By Sarah-Claire Jordan
Ethiopia is a country in northeastern Africa, specifically found in what is known as the “horn” of Africa. It is the only African country to successfully resist European colonization, and was one of the first in the world to adopt Christianity as the religion of the state. Ethiopia is the one landlocked country in the world with the most inhabitants, and is also the home of archeological sites where some of the oldest human remains were found.
As far as diversity goes, Ethiopia has over 80 different ethnolinguistic groups. Though there is only one official language, the number of ethnolinguistic groups gives you an idea of just how many languages are actually spoken by Ethiopians. The four most spoken languages in Ethiopia are:
Oromo is an Afroasiatic language, specifically part of the Cushitic branch of the language family, that is spoken in Ethiopia, Somalia, and Kenya. It is a dialect continuum, or a spectrum of dialects that are spoken across a region. Dialects spoken in neighboring regions are similar, but those on one end of the spectrum are not mutually intelligible with those on the other end. Of all the Cushitic languages, Oromo has the largest number of speakers.
Though it is the official language of Ethiopia, only about 29% of the population speak Amharic, compared to the approximately 34% who speak Oromo. Amharic is a Semitic language, and comes in right behind Arabic as the most spoken Semitic language. It is written using an abugida, or syllable alphabet, based on the Ge’ez script. So far, there is no official method of transliterating Amharic writing into Roman or Latin characters.
Like Oromo, Somali is part of the Cushitic branch of the Afroasiatic language family. Roughly 6% of the population of Ethiopia speaks Somali, which is the official language of Somalia and a national language in Djibouti. In Ethiopia, it is spoken mostly in the Somali region of the country, which is the ethnic region furthest to the east of the country. There are three different groups when it comes to the varieties of the Somali language: Benadir, Northern, and Maay.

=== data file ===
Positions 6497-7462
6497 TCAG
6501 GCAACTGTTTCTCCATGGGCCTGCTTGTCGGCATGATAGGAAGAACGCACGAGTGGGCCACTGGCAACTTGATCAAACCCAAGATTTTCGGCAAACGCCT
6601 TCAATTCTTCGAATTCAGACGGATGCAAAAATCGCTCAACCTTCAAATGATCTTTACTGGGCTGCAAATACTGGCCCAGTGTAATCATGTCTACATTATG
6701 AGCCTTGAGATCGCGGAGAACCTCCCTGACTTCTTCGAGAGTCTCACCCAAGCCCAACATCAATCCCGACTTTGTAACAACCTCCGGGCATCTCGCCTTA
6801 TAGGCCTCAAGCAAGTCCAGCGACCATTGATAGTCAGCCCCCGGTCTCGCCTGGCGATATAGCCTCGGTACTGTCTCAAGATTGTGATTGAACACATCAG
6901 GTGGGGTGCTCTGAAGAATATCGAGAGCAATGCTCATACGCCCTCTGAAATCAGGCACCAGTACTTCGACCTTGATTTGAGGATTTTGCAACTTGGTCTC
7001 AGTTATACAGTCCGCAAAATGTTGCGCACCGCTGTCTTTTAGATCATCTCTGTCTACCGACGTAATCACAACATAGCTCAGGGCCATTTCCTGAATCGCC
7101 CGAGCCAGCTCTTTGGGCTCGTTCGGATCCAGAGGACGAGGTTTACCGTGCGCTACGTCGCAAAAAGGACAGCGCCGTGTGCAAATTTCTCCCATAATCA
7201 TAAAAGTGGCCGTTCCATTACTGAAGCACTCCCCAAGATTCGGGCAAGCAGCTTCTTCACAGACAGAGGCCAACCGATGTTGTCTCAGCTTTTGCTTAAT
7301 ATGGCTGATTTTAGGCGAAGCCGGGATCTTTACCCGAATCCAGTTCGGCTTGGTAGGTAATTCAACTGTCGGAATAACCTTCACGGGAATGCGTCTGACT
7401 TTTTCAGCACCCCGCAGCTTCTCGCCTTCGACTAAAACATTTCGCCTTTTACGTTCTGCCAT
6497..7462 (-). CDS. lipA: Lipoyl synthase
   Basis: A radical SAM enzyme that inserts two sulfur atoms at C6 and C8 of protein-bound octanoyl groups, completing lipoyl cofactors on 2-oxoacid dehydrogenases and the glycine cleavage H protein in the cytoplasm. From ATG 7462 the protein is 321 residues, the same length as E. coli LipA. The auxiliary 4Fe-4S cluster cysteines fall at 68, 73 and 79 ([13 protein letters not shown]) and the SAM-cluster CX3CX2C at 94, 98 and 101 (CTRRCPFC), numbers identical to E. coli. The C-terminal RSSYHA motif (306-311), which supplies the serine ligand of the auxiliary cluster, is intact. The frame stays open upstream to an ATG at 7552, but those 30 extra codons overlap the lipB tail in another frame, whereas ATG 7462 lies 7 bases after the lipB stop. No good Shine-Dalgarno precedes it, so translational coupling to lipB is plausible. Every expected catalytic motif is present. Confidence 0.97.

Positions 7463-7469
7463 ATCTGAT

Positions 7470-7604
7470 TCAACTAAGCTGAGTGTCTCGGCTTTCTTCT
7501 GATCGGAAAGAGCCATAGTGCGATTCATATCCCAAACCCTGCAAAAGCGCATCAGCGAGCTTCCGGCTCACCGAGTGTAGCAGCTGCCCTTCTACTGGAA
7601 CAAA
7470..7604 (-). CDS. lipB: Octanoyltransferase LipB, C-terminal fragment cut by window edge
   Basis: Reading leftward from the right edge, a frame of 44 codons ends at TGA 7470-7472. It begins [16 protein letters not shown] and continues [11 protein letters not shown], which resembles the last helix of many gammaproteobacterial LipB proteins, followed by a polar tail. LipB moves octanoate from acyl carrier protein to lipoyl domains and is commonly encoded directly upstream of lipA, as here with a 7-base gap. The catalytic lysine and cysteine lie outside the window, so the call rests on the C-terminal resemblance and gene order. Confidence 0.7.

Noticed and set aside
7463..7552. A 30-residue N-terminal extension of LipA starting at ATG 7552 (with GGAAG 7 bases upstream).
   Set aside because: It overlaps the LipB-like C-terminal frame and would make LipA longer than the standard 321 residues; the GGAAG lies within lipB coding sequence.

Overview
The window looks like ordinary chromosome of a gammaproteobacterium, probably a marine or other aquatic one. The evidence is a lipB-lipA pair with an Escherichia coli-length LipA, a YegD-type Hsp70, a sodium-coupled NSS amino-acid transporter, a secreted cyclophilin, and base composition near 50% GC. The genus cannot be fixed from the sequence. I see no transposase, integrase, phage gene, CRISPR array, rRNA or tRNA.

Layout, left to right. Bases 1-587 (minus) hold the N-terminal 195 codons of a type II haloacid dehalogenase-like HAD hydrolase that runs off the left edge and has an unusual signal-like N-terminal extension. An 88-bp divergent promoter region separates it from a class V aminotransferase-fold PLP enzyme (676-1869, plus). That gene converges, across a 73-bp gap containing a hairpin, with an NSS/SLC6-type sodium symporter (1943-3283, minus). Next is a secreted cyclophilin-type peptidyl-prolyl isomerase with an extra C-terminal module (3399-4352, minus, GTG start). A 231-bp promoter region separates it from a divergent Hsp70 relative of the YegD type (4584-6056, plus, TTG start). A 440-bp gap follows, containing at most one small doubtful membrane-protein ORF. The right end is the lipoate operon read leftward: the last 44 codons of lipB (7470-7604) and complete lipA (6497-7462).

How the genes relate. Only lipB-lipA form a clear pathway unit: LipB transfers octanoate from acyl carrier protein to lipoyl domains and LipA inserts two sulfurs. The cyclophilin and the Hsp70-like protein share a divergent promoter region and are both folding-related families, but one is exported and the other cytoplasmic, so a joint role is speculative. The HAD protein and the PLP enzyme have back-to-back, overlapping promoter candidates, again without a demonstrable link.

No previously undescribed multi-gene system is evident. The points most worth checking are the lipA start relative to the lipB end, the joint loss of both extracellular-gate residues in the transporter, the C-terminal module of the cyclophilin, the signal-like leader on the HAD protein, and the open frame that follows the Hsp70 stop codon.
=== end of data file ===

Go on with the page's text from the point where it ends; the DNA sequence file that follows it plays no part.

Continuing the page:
Tigrinya is spoken by almost 6% of Ethiopians, most of whom live in northern Ethiopia and the central and southern areas of Eritrea. It is part of the Semitic branch of the Afroasiatic language family and is one of the official languages of Eritrea. There are a few different dialects of Tigrinya, but none of them are considered an official or standard dialect.
There are many other languages spoken in Ethiopia, most of them belonging either to the Afroasiatic or Nilo-Saharan language families. The most common foreign language spoken in Ethiopia is English, though Arabic and Italian are spoken as well. The staff at Alpha Omega Translations is well-versed in all of the languages spoken in Ethiopia and is perfectly prepared to handle any kind of translation, localization, interpretation, or desktop publishing project using any of these languages.
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